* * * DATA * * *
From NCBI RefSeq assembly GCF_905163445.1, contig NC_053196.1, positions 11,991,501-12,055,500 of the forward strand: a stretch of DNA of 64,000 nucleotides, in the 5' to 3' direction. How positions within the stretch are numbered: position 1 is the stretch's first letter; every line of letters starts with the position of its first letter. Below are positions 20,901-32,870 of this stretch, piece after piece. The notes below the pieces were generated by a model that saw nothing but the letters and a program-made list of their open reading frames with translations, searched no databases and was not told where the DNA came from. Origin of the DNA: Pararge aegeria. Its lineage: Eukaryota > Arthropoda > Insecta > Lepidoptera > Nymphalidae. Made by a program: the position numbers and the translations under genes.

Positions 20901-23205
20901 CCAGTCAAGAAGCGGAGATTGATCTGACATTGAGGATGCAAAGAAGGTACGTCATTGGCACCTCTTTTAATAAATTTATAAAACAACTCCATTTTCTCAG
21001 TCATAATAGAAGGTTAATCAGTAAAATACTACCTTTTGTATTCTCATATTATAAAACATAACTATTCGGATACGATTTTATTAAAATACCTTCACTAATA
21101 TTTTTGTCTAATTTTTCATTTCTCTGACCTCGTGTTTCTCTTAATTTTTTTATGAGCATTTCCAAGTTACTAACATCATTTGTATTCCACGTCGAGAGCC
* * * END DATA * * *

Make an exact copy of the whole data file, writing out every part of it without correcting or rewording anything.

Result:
From NCBI RefSeq assembly GCF_905163445.1, contig NC_053196.1, positions 11,991,501-12,055,500 of the forward strand: a stretch of DNA of 64,000 nucleotides, in the 5' to 3' direction. How positions within the stretch are numbered: position 1 is the stretch's first letter; every line of letters starts with the position of its first letter. Below are positions 20,901-32,870 of this stretch, piece after piece. The notes below the pieces were generated by a model that saw nothing but the letters and a program-made list of their open reading frames with translations, searched no databases and was not told where the DNA came from. Origin of the DNA: Pararge aegeria. Its lineage: Eukaryota > Arthropoda > Insecta > Lepidoptera > Nymphalidae. Made by a program: the position numbers and the translations under genes.

Positions 20901-23205
20901 CCAGTCAAGAAGCGGAGATTGATCTGACATTGAGGATGCAAAGAAGGTACGTCATTGGCACCTCTTTTAATAAATTTATAAAACAACTCCATTTTCTCAG
21001 TCATAATAGAAGGTTAATCAGTAAAATACTACCTTTTGTATTCTCATATTATAAAACATAACTATTCGGATACGATTTTATTAAAATACCTTCACTAATA
21101 TTTTTGTCTAATTTTTCATTTCTCTGACCTCGTGTTTCTCTTAATTTTTTTATGAGCATTTCCAAGTTACTAACATCATTTGTATTCCACGTCGAGAGCC